Currently, there are no significant partisan differences on this question within the general public or CFR members. Majorities of Republicans (55%), Democrats (60%) and independents (60%) say the world is more dangerous for the U.S. since the end of the Cold War.
Increased Threat of WMD Attack
Asked specifically about the possibility of an attack on the United States with a nuclear, biological or chemical weapon, CFR members are somewhat more likely than the public to say that the danger of such an attack is greater than it was a decade ago.
About six-in-ten CFR members (61%) and 52% of the public say the danger of an attack with a weapon of mass destruction is greater now than it was 10 years ago. Very few in either group say the danger of such an attack is less today; 29% of CFR members and 35% of the public say the danger is about the same now as it was then.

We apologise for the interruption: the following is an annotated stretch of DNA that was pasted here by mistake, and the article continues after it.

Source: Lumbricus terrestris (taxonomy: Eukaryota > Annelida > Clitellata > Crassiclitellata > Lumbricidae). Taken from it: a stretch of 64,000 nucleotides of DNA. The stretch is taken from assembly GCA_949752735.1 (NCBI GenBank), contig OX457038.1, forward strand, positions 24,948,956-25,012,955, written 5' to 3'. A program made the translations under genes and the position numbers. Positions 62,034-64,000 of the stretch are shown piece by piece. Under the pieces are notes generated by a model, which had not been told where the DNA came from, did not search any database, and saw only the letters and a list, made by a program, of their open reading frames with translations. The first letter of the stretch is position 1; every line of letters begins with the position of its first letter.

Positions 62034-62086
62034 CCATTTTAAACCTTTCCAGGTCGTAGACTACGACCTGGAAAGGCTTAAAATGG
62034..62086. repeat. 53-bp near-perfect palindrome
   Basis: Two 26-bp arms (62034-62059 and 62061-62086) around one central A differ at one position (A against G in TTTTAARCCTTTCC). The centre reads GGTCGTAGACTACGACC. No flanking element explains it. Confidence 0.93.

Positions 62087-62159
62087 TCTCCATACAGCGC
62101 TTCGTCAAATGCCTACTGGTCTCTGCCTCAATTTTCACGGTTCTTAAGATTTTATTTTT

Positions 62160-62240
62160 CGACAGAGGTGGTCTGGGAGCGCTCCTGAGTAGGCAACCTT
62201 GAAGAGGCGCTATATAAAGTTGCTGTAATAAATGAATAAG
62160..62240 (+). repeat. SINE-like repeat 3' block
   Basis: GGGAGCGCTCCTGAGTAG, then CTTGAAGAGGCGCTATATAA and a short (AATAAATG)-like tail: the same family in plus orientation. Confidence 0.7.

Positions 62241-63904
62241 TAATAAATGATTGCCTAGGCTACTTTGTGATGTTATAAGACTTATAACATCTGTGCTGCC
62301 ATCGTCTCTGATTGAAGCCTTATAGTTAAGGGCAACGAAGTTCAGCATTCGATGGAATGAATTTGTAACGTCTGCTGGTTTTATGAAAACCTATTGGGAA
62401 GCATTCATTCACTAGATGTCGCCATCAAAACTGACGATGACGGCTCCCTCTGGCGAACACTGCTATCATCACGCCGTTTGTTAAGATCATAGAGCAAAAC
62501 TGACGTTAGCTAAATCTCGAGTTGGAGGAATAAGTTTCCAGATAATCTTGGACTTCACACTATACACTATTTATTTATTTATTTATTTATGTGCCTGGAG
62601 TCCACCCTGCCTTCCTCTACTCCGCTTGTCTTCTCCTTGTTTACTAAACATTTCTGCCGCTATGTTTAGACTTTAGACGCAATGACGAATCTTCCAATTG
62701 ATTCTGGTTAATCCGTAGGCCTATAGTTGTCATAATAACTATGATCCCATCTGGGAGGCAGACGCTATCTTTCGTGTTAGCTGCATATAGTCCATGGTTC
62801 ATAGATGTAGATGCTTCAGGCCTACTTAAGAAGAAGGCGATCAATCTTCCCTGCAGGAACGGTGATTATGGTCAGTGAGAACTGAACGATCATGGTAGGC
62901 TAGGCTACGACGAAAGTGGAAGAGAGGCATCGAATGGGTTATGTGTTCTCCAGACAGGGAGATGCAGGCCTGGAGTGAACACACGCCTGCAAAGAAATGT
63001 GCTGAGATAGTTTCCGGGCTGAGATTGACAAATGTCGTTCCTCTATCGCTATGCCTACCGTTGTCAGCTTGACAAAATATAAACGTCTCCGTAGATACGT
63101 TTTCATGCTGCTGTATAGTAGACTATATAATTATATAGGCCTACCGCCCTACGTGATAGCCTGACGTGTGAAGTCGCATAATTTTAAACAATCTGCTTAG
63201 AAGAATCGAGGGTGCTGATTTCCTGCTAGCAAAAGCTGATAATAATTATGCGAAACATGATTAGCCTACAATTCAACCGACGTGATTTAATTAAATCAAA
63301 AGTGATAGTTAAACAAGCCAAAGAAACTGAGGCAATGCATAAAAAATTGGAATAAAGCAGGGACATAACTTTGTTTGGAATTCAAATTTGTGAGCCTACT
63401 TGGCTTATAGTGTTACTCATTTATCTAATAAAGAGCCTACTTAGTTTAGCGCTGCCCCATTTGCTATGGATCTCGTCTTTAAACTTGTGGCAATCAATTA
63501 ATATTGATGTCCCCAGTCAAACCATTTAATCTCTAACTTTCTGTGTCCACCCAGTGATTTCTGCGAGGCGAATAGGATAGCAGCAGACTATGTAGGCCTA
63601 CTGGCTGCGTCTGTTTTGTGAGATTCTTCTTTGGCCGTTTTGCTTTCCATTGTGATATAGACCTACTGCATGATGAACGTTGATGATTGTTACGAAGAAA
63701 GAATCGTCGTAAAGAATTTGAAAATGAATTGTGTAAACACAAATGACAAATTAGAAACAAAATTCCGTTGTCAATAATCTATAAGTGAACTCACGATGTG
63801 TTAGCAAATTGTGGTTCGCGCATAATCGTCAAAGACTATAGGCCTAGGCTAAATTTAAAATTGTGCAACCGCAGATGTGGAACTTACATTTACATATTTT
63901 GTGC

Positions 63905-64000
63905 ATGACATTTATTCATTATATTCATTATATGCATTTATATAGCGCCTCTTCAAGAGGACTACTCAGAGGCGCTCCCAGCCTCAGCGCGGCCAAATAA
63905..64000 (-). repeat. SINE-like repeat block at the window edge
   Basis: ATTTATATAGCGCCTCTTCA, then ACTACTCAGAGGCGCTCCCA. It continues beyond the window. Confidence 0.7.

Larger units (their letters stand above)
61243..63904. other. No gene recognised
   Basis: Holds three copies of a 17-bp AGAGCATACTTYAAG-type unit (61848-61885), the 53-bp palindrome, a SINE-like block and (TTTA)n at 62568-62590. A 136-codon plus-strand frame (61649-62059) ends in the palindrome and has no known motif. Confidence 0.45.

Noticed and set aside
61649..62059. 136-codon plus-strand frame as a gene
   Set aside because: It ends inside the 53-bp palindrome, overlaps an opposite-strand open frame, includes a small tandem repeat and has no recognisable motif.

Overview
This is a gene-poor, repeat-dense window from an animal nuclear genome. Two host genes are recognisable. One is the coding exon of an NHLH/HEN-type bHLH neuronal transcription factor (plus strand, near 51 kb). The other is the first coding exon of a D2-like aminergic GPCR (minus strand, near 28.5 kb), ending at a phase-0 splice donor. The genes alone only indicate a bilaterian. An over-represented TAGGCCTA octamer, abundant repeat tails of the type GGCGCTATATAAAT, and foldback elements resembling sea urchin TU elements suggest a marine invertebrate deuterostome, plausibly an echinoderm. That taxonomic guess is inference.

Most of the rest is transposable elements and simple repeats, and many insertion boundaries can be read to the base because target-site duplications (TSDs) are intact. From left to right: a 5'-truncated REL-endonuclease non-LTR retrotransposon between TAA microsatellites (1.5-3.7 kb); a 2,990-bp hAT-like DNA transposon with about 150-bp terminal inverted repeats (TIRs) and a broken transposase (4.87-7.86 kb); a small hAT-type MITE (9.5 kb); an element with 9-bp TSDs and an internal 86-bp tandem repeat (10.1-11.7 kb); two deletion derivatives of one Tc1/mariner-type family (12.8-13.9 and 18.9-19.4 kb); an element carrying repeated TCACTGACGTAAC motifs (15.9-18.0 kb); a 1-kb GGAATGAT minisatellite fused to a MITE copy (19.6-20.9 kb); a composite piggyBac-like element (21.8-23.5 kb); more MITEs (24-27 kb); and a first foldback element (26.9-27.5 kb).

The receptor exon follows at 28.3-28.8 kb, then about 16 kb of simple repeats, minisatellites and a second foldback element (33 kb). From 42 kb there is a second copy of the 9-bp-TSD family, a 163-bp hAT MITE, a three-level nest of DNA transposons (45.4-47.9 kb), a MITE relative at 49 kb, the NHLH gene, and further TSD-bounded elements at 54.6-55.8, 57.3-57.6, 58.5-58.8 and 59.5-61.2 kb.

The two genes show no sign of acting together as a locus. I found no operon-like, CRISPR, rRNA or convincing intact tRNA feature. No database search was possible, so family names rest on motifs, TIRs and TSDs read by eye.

Public views about the danger of a WMD attack on the U.S. have fluctuated since the late 1990s. In 1997, 36% said an attack with nuclear, chemical or biological weapon was greater than it had been a decade earlier. That figure rose to 51% in early September 2001 and 64% in August 2003, during the early months of the Iraq war, before declining in the current survey.
Republicans in the general public and among CFR membership are more likely than Democrats to say there is greater danger of a WMD attack on the U.S. Majorities of Republicans (62%) and independents (52%) say the danger of attack on the U.S. with a nuclear, biological or chemical weapon is greater now than it was 10 years ago. Democrats are more divided in their opinion; 47% say the danger of attack is greater and 41% say it is about the same as ten years ago.
Among CFR members, 73% of Republicans and Republican-leaning independents say the danger of attack is greater, compared with 57% of Democrats and Democratic-leaning independents.
Public Favors Preemptive Force